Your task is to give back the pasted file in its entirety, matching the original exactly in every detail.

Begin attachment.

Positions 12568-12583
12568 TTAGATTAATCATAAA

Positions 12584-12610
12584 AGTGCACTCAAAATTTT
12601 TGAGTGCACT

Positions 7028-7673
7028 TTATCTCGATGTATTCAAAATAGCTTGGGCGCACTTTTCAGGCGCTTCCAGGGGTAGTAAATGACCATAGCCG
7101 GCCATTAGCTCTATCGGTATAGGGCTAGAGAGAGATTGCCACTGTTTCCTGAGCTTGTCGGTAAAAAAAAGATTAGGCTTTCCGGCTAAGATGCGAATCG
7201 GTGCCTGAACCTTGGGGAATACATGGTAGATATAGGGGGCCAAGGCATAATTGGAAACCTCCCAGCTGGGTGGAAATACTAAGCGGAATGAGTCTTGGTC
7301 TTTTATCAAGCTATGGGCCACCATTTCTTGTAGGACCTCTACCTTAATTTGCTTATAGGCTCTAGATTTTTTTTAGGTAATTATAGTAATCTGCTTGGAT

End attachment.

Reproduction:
Positions 12568-12583
12568 TTAGATTAATCATAAA

Positions 12584-12610
12584 AGTGCACTCAAAATTTT
12601 TGAGTGCACT

Positions 7028-7673
7028 TTATCTCGATGTATTCAAAATAGCTTGGGCGCACTTTTCAGGCGCTTCCAGGGGTAGTAAATGACCATAGCCG
7101 GCCATTAGCTCTATCGGTATAGGGCTAGAGAGAGATTGCCACTGTTTCCTGAGCTTGTCGGTAAAAAAAAGATTAGGCTTTCCGGCTAAGATGCGAATCG
7201 GTGCCTGAACCTTGGGGAATACATGGTAGATATAGGGGGCCAAGGCATAATTGGAAACCTCCCAGCTGGGTGGAAATACTAAGCGGAATGAGTCTTGGTC
7301 TTTTATCAAGCTATGGGCCACCATTTCTTGTAGGACCTCTACCTTAATTTGCTTATAGGCTCTAGATTTTTTTTAGGTAATTATAGTAATCTGCTTGGAT